Exercise to improve g tolerance

Posted on July 5, 2017

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We’re thinking about the following populations:

  • Race car drivers
  • Fighter pilots
  • Acrobatic pilots
  • Space tourists
  • Mars landers

Impact sports, boxing, MMA, football, may find the neck training section helpful too.

  • Why can g forces be a problem?
  • How much can we withstand before injury?
    • How many gs for how long
    • Body positioning
      • Reclined seats
    • The neck is a particular area when it comes to injury risk
  • Exercise considerations
    • What’s our g tolerance for blacking out? Can we help prevent this with exercise?
      • Being unconscious during a tourist activity wasn’t on the docket!
    • Lifting weights can increase g tolerance how much!?
    • Aerobics
      • When it comes to gs, is it better…to be fatter??
    • Specific neck exercises
  • Rocket science as insight to how hard human science is

Why can g forces be a problem?

Einstein had the happiest thought of his life when he realized a man falling off a roof would be pulled to Earth by gravity, feeling weightless, yet he would also be accelerated toward Earth. That gravity -commonly thought of as a force- and acceleration could be viewed as equivalent. That’s all gs are. A measure of acceleration.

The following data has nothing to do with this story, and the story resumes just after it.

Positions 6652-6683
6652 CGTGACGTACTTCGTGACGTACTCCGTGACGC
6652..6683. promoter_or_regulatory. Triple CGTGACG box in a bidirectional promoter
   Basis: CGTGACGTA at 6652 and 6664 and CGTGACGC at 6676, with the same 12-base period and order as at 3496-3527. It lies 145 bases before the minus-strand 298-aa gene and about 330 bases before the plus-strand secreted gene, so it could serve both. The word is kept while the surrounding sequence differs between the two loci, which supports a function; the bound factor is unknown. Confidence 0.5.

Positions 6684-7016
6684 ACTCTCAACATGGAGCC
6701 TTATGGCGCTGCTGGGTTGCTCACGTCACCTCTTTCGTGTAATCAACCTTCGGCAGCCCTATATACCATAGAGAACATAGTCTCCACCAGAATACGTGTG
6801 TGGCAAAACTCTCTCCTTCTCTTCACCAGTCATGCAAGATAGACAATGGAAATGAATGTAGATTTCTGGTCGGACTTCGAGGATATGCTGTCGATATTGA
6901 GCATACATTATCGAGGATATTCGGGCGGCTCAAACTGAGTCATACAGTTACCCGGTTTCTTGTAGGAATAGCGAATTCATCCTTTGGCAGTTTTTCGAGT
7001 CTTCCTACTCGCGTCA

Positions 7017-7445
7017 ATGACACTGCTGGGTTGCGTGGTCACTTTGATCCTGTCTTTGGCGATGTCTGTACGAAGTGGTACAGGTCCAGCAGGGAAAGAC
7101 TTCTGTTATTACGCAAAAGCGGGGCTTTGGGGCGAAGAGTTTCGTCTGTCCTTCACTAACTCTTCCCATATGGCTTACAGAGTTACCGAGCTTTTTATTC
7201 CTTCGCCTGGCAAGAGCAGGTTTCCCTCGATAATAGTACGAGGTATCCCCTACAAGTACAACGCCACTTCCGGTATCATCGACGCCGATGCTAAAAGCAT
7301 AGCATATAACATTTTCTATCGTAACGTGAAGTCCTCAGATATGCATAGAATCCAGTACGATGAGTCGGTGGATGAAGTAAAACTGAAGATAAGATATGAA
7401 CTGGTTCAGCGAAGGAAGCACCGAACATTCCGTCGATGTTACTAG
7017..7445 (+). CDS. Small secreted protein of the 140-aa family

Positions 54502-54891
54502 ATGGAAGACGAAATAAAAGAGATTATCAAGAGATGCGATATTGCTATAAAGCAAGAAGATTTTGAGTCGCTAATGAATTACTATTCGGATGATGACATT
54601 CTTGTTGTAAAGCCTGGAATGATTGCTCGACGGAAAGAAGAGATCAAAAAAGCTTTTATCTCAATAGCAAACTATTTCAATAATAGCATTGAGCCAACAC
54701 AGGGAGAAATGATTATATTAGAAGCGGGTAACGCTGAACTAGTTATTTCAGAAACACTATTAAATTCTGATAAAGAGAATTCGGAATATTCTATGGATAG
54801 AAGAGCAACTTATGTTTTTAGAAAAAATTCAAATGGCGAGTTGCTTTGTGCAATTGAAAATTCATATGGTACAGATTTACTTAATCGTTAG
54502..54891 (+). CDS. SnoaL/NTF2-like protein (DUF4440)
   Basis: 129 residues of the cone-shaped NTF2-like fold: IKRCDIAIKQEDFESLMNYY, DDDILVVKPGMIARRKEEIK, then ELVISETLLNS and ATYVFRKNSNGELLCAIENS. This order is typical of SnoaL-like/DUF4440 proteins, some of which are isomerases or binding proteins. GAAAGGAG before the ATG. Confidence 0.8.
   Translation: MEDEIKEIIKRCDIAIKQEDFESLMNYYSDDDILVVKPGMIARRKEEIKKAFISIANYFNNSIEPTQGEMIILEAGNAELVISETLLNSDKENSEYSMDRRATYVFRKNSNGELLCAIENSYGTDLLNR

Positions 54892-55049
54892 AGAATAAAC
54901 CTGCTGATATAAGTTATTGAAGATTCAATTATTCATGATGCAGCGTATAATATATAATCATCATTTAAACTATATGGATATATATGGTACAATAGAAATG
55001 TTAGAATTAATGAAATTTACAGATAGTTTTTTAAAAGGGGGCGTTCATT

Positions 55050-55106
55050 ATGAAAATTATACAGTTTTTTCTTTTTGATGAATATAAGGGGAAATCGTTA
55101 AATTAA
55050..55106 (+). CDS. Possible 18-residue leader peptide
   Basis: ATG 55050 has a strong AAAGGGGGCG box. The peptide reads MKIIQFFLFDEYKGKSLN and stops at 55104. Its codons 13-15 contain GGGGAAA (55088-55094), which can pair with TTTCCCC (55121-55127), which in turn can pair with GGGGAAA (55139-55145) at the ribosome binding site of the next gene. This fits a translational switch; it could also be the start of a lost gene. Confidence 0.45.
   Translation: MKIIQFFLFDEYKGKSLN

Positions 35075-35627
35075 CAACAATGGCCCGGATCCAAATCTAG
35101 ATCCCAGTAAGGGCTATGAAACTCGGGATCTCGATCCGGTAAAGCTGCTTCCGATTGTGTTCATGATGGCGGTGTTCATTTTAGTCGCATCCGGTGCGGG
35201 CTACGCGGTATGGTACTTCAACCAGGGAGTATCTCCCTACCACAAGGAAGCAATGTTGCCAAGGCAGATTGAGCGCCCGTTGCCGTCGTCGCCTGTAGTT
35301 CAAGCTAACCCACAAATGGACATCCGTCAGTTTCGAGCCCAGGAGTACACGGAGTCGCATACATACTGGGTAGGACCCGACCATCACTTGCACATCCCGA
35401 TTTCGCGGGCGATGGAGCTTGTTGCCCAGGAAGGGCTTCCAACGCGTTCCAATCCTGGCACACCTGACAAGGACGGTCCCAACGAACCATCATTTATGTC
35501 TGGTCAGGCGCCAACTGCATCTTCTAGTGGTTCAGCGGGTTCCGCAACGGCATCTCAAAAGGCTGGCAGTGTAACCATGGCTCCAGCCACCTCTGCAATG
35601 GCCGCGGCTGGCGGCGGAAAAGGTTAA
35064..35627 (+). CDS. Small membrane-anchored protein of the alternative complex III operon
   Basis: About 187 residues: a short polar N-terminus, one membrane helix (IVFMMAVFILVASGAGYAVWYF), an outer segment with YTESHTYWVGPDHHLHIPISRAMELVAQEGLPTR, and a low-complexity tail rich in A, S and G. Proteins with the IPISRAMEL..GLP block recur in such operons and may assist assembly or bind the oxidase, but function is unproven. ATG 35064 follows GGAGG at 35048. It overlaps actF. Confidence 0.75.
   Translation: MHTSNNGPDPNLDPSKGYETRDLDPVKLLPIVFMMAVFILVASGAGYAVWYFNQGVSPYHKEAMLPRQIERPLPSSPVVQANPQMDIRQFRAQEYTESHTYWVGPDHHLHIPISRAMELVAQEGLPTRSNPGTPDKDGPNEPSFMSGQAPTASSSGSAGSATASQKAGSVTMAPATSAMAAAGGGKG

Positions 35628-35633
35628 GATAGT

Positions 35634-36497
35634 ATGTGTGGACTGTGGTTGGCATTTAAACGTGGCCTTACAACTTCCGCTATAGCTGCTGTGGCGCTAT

Most have had a sensation of falling. Be it amusement ride, airplane scare, driving over a big hill. When that happens we have a sense while the outside of our body is falling down, the inside seemingly moves up. Your stomach can feel as if it’s in your throat. Relative to the outside of our body, the inside isn’t pressing down the same way, but overall everything is still moving down.

No different than an elevator in free fall. While the elevator would fall, our body would move up within the elevator- we wouldn’t be pressing into the floor, causing us to be weightless.

If the elevator were accelerating upwards, our body would be pushed downwards. We’ll feel heavier.

You can imagine, make this elevator accelerate in a more extreme manner, this could be problematic. If the elevator is accelerating upwards our body, our bones, muscles, ligaments, tendons have to withstand a greater force. Blood is being pushed out of our head, into our feet, where we could blackout.